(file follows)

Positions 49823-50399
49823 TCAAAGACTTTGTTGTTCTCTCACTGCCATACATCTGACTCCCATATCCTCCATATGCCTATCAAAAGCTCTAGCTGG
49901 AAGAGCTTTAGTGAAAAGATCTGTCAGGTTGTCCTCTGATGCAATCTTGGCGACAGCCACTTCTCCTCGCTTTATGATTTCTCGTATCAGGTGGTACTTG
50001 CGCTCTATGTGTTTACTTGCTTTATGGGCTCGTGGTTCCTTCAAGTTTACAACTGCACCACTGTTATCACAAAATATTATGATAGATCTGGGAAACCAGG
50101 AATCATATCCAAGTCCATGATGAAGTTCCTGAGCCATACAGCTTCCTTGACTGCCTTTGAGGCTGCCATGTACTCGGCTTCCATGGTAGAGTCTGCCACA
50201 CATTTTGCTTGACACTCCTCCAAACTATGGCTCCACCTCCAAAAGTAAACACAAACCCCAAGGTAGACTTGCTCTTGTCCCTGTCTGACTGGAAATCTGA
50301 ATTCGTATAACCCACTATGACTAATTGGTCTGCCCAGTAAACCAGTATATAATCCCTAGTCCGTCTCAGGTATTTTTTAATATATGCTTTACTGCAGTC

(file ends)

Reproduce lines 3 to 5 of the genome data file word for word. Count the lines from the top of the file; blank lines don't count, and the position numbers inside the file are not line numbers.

49901 AAGAGCTTTAGTGAAAAGATCTGTCAGGTTGTCCTCTGATGCAATCTTGGCGACAGCCACTTCTCCTCGCTTTATGATTTCTCGTATCAGGTGGTACTTG
50001 CGCTCTATGTGTTTACTTGCTTTATGGGCTCGTGGTTCCTTCAAGTTTACAACTGCACCACTGTTATCACAAAATATTATGATAGATCTGGGAAACCAGG
50101 AATCATATCCAAGTCCATGATGAAGTTCCTGAGCCATACAGCTTCCTTGACTGCCTTTGAGGCTGCCATGTACTCGGCTTCCATGGTAGAGTCTGCCACA